Laboratory technician is also attention and precision demanding job similar to other medical specialties. Laboratory technicians carry out diverse responsibilities, such as collecting and analyzing specimen samples and providing diagnostic reports for further assessments and treatment of a healthcare condition. Laboratory database management, sanitization, and the implementation of quality control protocols also fall under their job responsibilities. In addition, lab technicians assist doctors and physicians in consultation and operation rooms to operate medical equipment. They also collaborate with other departments to speed up diagnostic procedures.
Tons of high-priority tasks in a healthcare facility require excellence in time management, planning, organization, critical observation, research, teamwork, and coordination skills. Therefore, lab technicians also work overnight and off schedules to clear a regular backlog of hundreds of blood tests. Hence, it is among the emotionally and physically challenging jobs, and without the knack for stress management, it is hard to fulfill such pressing responsibilities.
Physiotherapy is a rehabilitative approach that does not involve medications or other invasive treatment procedures. Physiotherapists cater to both acute and chronic healthcare challenges. For instance, patients with orthopedic, neurological, and respiratory conditions, cancer, diabetes, stroke, heart attack, and surgery can benefit from physiotherapy. Physiotherapists engage patients in movement exercises to restore function and mobility of the affected organs. Patients also practice strength-building exercises to strengthen muscles, joints, and bones.
But rehabilitation via physiotherapy takes time to manifest noticeable and productive results. As a result, it is a toiling journey for patients and their physiotherapists. Extensive treatment duration, slow recovery outcomes, long working hours, and high expectations affect physiotherapists’ emotional, physical, and mental wellness. Even if physiotherapists do not perform invasive treatment procedures, their work is equally challenging as doctors, physicians, and surgeons. They can also stress out and get exhausted from patients’ experiences. Hence, their job also requires high emotional intelligence to render quality services.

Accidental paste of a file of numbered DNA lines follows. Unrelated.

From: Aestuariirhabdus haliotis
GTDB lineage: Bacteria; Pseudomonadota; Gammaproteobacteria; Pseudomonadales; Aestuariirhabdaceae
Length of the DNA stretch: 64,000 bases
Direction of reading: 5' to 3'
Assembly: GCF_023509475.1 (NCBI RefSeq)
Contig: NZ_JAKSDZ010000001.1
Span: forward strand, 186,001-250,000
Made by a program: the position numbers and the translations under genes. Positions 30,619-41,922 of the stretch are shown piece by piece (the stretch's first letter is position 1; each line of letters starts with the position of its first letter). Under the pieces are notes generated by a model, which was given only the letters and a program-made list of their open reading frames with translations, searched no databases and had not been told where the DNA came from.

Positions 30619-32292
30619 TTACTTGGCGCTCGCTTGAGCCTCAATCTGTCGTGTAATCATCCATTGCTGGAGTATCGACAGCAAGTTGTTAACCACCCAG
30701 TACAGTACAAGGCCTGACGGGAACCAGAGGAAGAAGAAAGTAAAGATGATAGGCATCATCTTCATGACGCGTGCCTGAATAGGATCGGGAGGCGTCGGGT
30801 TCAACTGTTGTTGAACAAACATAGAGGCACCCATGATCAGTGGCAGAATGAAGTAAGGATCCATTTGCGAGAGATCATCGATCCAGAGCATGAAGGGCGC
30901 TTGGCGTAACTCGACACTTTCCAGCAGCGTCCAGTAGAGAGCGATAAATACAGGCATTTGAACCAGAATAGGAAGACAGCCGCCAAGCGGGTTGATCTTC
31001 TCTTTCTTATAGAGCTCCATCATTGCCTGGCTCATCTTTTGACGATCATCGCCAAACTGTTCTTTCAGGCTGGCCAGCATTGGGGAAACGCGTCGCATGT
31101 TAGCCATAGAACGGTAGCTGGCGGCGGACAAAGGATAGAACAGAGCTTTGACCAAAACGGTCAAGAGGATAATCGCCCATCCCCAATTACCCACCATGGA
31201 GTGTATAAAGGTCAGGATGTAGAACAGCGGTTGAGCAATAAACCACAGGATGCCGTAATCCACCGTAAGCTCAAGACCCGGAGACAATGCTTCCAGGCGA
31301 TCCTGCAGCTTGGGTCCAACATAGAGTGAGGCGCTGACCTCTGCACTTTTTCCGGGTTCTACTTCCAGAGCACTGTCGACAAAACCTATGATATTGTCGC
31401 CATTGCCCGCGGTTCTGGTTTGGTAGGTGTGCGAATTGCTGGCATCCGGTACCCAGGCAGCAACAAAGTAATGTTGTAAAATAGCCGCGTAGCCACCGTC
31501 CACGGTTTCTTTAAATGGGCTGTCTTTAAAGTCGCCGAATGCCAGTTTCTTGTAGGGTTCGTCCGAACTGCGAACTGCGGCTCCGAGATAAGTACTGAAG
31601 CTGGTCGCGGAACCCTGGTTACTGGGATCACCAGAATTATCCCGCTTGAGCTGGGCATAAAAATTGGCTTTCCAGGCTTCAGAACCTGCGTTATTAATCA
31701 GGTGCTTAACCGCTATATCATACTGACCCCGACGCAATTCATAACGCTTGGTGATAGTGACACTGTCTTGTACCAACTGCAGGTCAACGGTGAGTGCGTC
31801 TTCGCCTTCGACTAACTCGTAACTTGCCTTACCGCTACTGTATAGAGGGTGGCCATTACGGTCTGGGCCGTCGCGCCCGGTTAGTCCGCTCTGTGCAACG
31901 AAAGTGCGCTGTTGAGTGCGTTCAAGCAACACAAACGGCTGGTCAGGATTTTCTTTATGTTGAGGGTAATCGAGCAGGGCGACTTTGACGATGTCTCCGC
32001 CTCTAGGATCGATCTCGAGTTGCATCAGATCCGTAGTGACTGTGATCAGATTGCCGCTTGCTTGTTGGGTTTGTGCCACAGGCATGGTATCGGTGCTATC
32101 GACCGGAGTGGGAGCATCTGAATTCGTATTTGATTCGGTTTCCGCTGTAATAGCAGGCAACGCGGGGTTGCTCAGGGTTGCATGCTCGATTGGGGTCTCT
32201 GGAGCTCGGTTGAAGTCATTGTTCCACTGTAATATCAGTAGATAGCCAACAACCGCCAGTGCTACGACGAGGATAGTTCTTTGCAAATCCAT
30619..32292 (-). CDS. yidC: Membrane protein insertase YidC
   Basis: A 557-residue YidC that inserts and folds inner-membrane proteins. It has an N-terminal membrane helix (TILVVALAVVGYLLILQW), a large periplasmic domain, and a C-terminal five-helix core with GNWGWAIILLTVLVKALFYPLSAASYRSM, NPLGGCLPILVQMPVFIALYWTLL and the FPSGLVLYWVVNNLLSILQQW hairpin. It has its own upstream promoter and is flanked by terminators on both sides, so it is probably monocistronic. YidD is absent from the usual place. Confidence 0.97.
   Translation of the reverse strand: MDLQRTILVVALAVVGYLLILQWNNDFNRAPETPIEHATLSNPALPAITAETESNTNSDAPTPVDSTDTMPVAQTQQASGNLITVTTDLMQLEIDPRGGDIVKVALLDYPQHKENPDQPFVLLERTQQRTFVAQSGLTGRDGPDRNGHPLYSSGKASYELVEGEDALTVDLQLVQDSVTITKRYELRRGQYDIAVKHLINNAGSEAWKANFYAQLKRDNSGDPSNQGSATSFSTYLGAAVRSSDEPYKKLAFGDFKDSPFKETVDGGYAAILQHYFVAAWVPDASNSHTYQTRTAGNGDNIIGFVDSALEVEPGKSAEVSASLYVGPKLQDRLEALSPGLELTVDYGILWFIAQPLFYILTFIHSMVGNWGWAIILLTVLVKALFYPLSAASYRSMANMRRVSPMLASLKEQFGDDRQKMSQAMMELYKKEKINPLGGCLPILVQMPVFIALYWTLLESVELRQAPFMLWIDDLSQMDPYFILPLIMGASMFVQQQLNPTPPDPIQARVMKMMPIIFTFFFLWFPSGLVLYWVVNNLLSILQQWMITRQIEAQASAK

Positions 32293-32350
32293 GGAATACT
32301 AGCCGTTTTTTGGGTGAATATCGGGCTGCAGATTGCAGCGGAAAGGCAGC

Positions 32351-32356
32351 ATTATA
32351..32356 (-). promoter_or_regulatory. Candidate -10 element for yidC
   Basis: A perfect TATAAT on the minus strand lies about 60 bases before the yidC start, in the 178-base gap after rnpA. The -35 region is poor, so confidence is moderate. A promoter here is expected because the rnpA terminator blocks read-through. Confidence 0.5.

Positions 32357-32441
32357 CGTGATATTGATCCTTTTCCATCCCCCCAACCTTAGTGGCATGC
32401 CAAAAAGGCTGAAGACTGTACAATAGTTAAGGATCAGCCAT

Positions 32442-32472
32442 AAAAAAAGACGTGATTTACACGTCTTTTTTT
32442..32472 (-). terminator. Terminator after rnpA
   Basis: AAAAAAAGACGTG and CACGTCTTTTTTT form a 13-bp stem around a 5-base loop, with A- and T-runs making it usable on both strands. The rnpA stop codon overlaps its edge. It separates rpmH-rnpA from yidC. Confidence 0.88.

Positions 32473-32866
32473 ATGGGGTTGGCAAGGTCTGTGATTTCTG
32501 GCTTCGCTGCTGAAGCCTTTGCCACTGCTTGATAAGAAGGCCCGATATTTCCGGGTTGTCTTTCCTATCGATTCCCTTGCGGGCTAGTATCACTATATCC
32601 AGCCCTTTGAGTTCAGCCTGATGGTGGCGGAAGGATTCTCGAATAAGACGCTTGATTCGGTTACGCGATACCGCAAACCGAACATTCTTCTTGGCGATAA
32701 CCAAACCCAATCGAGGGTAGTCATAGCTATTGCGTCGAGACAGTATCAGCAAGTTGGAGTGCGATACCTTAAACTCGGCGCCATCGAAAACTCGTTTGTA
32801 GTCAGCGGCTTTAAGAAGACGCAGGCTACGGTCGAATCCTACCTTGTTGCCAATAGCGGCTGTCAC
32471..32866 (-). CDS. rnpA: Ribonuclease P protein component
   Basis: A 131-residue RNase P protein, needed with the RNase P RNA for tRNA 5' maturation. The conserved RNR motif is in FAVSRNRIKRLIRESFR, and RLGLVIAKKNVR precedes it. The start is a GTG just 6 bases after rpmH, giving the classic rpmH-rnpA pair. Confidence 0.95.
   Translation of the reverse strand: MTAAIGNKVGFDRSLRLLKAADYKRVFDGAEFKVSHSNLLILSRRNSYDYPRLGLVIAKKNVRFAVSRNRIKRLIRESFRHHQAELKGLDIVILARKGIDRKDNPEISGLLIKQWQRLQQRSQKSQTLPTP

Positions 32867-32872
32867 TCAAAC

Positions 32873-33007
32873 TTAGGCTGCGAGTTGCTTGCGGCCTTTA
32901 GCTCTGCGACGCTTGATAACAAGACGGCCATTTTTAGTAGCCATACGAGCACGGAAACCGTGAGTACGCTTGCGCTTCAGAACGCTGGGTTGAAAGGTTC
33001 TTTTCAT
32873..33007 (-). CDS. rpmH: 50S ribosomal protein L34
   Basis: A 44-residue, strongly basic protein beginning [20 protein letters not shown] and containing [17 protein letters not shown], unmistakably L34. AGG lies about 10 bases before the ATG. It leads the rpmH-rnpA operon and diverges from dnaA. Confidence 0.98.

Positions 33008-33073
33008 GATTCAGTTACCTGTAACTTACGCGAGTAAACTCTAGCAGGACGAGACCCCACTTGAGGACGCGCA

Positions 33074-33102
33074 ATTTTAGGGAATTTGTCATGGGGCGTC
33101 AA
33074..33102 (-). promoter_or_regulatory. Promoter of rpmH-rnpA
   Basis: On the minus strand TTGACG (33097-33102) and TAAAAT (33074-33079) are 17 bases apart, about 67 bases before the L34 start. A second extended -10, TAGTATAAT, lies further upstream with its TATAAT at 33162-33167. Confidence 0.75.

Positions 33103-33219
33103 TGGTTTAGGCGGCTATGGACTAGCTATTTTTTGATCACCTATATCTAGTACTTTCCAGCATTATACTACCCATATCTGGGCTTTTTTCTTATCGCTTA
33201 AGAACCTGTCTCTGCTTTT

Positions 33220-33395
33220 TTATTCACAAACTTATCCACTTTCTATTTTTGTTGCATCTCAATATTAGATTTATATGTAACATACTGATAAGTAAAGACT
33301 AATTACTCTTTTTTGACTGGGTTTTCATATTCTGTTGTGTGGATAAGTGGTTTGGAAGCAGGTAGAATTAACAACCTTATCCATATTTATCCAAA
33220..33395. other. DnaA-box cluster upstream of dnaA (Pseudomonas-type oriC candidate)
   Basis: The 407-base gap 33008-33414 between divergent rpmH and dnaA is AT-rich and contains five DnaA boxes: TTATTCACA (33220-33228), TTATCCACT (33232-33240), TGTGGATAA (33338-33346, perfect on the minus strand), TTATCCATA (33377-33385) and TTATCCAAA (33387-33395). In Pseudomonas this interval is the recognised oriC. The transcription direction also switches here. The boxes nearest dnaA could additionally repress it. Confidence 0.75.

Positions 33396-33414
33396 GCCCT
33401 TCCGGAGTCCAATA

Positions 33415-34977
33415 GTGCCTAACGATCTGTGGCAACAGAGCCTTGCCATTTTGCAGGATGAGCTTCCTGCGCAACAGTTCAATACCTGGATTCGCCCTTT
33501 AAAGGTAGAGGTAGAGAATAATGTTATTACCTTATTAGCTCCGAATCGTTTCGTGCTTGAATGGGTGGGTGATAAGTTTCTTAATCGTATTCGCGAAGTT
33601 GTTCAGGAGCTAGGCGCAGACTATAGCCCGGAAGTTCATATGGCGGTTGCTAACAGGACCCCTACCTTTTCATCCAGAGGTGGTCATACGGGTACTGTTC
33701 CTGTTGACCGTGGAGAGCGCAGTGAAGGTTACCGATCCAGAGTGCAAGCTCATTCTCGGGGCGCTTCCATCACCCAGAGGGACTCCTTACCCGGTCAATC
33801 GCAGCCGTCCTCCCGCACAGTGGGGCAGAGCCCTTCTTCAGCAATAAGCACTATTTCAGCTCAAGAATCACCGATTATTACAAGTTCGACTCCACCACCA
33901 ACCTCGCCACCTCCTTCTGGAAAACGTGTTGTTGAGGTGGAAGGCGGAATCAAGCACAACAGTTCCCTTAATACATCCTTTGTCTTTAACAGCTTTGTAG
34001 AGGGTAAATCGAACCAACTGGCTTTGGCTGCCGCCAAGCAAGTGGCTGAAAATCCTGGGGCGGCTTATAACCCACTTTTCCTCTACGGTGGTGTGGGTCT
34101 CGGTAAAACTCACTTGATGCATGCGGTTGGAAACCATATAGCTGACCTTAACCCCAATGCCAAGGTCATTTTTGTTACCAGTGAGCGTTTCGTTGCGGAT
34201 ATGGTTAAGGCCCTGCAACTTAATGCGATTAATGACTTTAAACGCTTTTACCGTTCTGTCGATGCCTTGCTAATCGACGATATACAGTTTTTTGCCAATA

Oncologists are healthcare experts specializing in cancer treatment, a chronic healthcare condition with severe symptoms. Since cancer prognosis is challenging in the early stages, many malignancies progress silently. And many advanced-stage cancer patients end up with fewer conclusive remedies. Some cancers are also notorious for remission and recurrence even after successful treatment. Given the complex nature of the illnesses, oncologists experience similar emotional and psychological turmoil as their patients.
Patients’ painful journeys and experiences are equally overwhelming for oncology experts. Their empathetic connection with patients is counteractive to their emotional, mental, and physical health. Hence, they practice coping exercises to utilize their expertise, emotional intelligence, and knowledge. Yet, many scientific studies refer to oncology as a career path with higher rates of burnout and exhaustion.
Geriatric nurses look after elderly populations. Their duties are challenging as the nursing needs of the elderly are not simple—most elderly patients battle multifaceted emotional, physical, and psychological healthcare challenges. And most of the time, healthcare professionals do not have a conclusive remedy for their health issues. Symptomatic treatment and nursing are the only options to alleviate their discomfort and suffering.
But it’s not easy to console these patients and help them acknowledge and live with their pain. That is why individuals with better emotional stability and EQ pursue a career in geriatric nursing. Geriatric nurses further receive specialized training to strengthen their emotional and cognitive flexibility.
Healthcare may be a white-collar job, but it is not a relaxed profession. Almost every healthcare niche is nerve-wracking, demanding, and stressful. Hence, emotional intelligence is an inevitable trait for every healthcare worker. Those who fail to guard and regulate emotions cannot withstand the complexities and challenges of this profession.